Copyright in Graffiti? Yes.

September, 2015

 

A Brooklyn-based graffiti artist named Rime recently filed a lawsuit against designer Jeremy Scott and his fashion house Moschino alleging that the designer and fashion house stole Rime’s graffiti art work.

Rime created a mural on the outside wall of a building at the request of the building owner in 2012.  The mural is called Vandal Eyes.  It is this mural that Rimes alleges Scott and Moschino stole and put onto clothes, such as a dress Katy Perry wore to a gala event.

Rime argues in the lawsuit that the graffiti, Vandal Eyes, is an artistic work protected under copyright law.  Rime says that the use of Vandal Eyes without his consent infringed his copyright ownership in the work and damaged his reputation, as ‘selling out’ to a European fashion label is antithetical to the outsider ‘street cred’ that is essential to graffiti artists.

 

Is Graffiti Protected Under Copyright? 

Three things must exist to gain copyright protection.  One, a work capable of protection, such as a literary, musical, artistic, or dramatic work.  Two, the work must be original.  Three, the work must be expressed in some material form (not just an idea in someone’s head).

Graffiti is an artistic work.  Assuming the work is original and expressed in a painting, copyright protection should arise.

Some would pause and think about whether graffiti would be protected under copyright law simply because of the nature of what graffiti is.  The public nature and style of graffiti, along with the anti-establishment political causes associated with graffiti art, cause people to take a different approach when assessing graffiti art as opposed to fine art.  Under copyright law any difference in the approach would be incorrect.  Any work of artistic craftsmanship, whether graffiti or fine art, is capable of acquiring copyright protection.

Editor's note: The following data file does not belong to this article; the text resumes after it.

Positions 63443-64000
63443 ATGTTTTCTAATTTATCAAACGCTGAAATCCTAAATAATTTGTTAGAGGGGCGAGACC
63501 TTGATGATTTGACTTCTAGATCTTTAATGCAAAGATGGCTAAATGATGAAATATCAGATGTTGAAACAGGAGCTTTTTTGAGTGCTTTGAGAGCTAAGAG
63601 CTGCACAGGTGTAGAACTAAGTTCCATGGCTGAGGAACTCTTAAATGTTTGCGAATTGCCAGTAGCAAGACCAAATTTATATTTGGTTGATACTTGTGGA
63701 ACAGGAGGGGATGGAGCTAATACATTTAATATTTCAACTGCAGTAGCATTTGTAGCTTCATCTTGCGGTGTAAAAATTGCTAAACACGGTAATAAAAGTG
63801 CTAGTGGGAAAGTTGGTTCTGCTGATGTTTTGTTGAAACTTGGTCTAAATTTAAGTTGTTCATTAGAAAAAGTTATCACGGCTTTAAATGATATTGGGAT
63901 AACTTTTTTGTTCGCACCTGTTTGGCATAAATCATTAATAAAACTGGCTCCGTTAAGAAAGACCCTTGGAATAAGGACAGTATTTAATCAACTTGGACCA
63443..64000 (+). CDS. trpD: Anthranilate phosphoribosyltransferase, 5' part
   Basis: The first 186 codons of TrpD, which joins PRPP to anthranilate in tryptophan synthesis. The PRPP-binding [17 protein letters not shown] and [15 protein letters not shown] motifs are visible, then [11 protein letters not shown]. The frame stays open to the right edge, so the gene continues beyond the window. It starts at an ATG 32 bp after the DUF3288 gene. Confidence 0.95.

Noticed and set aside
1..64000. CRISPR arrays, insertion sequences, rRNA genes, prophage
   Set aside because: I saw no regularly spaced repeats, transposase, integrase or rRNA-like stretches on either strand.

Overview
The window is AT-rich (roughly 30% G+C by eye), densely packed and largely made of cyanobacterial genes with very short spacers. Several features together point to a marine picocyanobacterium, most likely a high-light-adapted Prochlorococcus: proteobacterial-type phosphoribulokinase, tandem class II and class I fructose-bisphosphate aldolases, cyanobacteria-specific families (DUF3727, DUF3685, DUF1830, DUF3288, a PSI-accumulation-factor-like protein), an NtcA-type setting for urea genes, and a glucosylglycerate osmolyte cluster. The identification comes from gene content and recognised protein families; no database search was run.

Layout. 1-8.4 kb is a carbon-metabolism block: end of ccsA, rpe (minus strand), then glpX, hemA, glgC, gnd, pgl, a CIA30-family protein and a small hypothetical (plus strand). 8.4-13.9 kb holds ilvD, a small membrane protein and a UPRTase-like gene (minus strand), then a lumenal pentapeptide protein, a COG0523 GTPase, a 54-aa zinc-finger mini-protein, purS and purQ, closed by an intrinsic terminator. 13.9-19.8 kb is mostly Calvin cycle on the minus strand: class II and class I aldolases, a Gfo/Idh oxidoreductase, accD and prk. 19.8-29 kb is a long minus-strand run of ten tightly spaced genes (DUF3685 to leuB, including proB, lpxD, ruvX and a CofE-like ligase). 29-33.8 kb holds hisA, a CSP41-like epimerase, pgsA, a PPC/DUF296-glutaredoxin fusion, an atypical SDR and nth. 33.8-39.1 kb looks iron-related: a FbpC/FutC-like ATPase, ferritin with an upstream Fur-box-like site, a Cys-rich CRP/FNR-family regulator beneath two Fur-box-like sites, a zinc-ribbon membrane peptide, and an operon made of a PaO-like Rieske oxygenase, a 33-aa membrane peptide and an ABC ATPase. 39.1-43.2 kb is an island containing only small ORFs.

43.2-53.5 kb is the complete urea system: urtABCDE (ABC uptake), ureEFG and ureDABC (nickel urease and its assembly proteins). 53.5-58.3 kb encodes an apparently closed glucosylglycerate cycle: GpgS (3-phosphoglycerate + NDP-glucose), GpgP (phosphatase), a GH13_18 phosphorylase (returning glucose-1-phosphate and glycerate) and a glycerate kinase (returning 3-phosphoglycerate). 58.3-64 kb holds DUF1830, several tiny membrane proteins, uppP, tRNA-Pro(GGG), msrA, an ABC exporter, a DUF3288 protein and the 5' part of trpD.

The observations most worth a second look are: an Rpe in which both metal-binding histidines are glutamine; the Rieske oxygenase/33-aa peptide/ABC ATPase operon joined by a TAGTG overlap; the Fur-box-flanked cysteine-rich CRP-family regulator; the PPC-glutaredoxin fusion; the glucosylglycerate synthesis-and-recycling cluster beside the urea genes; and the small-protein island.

However, there are a few limits on copyright protection for copyrighted works displayed publicly.

 

Publicly Displayed Copyrighted Works

The Copyright Act has two very precise exceptions to infringement of copyright of a publicly displayed copyrighted work.

The Copyright Act says that copyright in a work is not infringed if any person reproduces, in a painting, drawing, engraving, photograph or cinematographic work, either an architectural work (but not architectural drawings or plans) or a sculpture or work of artistic craftsmanship that is permanently situated in a public place or building.

This exception should protect you if you happen to snap a picture in a public area and your picture includes a sculpture permanently situated in a public place.

 

Incidental Inclusion

The Copyright Act also grants an exception to copyright infringement when a copyrighted work is incidentally and not deliberately included in something else, such as another copyrighted work.  This exception is often invoked in the case of live television broadcasting where billboards and other advertisements may appear behind a reporter or where music is being played around the reporter.

 

Conclusion

If you intend to deal with a copyrighted work that you do not have the permission to use, you must ensure that whatever use you intend to make of that work falls into one of the narrow protections in the law.  Any judgement on the nature or quality of the work is irrelevant to whether its use is protected under the law.

 

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Ryan K. Smith is a Lawyer and Trade-mark Agent at Feltmate Delibato Heagle LLP.  He is a corporate and commercial lawyer with expertise in all manner of intellectual property matters including trade-marks, copyrights, domain names, and confidential information.  You can reach Mr. Smith at (905) 287-2215 and rsmith@fdhlawyers.com.